The Razavi dome of the Imam Reza shrine in Iran now proudly flies a black flag outside the traditional month of Muharram, marking a significant departure from Islamic customs. This shrine, nestled within Mashhad’s sprawling Imam Reza mosque complex, holds immense importance for Twelver Shia Muslims and pilgrims worldwide.
The Significance of the Black Flag from Khorasan Hadith in Islam
The black flag in Islamic tradition holds a dynamic significance that transcends time and events. Initially, it represents a symbol of grief, mourning, and solidarity, signifying the collective sorrow of the Muslim community in the face of tragic events, such as recent occurrences in Gaza. However, this symbol has also been associated with a call for solidarity in seeking justice and, in some interpretations, even a plea for retribution.
Here’s what Wikipedia says about the black flag’s significance in Islamic tradition and the words attributed to Prophet Muhammad:
- The black flag’s symbolism in Islamic tradition is deeply rooted in prophetic sayings attributed to Muhammad. In these revered hadiths, it is foretold that “When the black flags come from Khorasan, go to them, even if you have to crawl on snow, for among them is the Khalifa from Allah, the Mahdi” (Abd al-‘Alim in al-Mahdi al-Muntazar).
- Nuaim Ibn Hammad’s words in Kitab Al-Fitan further expand on the subject, stating, “Surely black flags will appear from the Khorasan until the people (under the leadership of this flag) will tie their horses with the olive trees between Bait-e-Lahya and Harasta (names of places in Jerusalem).”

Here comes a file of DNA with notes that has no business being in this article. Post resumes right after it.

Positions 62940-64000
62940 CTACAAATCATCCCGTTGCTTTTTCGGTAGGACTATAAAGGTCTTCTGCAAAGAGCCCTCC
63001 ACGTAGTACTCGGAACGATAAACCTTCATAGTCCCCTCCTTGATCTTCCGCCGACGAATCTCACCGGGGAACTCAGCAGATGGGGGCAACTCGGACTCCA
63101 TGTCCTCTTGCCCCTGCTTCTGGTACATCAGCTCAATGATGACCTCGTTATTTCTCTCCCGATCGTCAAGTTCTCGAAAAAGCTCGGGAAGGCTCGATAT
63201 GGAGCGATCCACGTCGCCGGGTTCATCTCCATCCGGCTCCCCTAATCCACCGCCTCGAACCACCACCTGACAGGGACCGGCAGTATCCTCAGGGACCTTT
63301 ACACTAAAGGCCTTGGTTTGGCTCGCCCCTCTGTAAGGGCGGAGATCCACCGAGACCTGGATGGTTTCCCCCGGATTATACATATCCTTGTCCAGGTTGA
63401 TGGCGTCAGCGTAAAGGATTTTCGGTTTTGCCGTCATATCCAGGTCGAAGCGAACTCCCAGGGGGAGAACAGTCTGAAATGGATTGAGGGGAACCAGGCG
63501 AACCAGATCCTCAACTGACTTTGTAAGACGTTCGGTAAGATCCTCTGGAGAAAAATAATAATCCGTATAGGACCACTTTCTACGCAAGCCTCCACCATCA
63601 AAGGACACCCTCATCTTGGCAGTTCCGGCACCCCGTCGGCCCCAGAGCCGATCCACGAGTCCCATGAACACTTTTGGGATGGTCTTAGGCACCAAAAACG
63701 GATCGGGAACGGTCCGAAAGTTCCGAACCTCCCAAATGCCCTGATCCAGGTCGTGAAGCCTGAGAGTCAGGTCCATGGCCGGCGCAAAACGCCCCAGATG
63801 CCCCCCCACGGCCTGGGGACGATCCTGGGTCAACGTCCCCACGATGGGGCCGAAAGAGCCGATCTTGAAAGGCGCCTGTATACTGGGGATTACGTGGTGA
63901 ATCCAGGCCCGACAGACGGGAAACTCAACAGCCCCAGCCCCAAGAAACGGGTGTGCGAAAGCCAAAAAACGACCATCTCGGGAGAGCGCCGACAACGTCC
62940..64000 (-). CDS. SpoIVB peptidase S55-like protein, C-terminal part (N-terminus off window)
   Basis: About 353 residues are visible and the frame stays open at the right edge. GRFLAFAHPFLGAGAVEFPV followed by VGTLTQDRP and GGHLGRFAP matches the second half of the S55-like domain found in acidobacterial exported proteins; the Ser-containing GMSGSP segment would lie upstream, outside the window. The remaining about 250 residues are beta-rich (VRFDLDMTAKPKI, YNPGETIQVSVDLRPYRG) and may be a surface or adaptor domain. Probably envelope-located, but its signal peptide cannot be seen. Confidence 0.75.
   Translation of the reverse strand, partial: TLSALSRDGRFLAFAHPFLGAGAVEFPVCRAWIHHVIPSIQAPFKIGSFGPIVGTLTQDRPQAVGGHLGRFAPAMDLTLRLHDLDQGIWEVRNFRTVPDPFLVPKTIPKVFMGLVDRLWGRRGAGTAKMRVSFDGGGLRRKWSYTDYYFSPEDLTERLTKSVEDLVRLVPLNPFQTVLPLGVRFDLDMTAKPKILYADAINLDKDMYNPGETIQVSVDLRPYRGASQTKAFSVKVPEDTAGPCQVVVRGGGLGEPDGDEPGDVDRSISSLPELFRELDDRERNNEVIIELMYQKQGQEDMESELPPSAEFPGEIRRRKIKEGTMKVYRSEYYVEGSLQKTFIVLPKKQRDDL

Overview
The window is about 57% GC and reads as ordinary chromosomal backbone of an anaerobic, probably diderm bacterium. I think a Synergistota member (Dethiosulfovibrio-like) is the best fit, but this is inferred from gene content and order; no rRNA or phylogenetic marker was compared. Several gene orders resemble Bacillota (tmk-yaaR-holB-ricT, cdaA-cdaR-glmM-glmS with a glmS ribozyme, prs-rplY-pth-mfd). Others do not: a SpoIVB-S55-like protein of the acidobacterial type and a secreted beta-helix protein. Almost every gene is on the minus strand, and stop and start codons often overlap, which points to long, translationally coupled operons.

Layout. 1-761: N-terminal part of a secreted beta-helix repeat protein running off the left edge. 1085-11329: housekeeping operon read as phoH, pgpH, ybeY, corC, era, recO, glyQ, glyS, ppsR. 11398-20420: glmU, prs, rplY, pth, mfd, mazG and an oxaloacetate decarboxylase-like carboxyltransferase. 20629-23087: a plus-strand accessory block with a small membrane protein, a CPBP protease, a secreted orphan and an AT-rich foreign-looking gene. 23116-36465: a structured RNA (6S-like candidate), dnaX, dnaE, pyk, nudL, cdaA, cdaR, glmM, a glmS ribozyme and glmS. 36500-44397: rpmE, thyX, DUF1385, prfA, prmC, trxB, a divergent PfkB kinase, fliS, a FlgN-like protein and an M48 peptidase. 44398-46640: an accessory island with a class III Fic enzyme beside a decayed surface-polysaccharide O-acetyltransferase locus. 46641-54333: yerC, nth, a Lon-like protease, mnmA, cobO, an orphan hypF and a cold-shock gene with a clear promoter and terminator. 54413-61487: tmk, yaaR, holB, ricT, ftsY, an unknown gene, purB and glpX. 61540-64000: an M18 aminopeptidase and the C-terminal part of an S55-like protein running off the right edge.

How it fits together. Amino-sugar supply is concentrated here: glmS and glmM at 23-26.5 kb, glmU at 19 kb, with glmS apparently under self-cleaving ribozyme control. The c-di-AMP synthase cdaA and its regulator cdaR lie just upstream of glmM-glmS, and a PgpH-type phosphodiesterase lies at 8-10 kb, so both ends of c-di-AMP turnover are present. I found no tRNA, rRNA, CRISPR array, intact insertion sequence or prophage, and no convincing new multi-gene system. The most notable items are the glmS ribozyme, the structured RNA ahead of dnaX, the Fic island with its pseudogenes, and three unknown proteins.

- Al-Barzanji’s prediction in Isha’ah li Ashrat Al-Sa’a continues the narrative, envisioning a nation that arises with black flags from the east. It is said that they will seek justice and replace the prevailing oppression and tyranny.
- Sunan Ibn Majah, hadith 4084, states, “Three will fight one another for your treasure, each one of them the son of a caliph, but none of them will gain it. Then, the black banners will come from the east and kill you unprecedentedly. When you see them, pledge your allegiance to them even if you have to crawl over the snow, for that is the caliph from Allah, Mahdi.”
Black Flag Sparks Heated Conversations and Debates Across Social Media
Jackson Hinkle tweeted, “The Black Flag has been raised over Razavi Shrine in Mashhad, Khorasan province, Iran. This is a call for war or vengeance.”
Meanwhile, Maajid Nawaz posted on social media, “A black flag is raised over Imam Reza shrine in Iran for the first time in history.”
He further mentions, “When the black flags come from Khorasan (Persia/Central Asia) go to them, even if you have to crawl on snow, among them is the Caliph of Allah, the Mahdi”
In faith and tradition, symbols hold profound and evolving meanings. Recently hoisted above the Imam Reza shrine in Iran, the black flag exemplifies this fluidity. While its initial significance remains rooted in grief, mourning, and solidarity with the victims of a tragedy, it has taken on a more dynamic role in some interpretations, illustrating the call for justice and even retribution.
The black flag’s ability to adapt and convey different messages over time speaks to the power of symbols in communicating complex emotions and sentiments.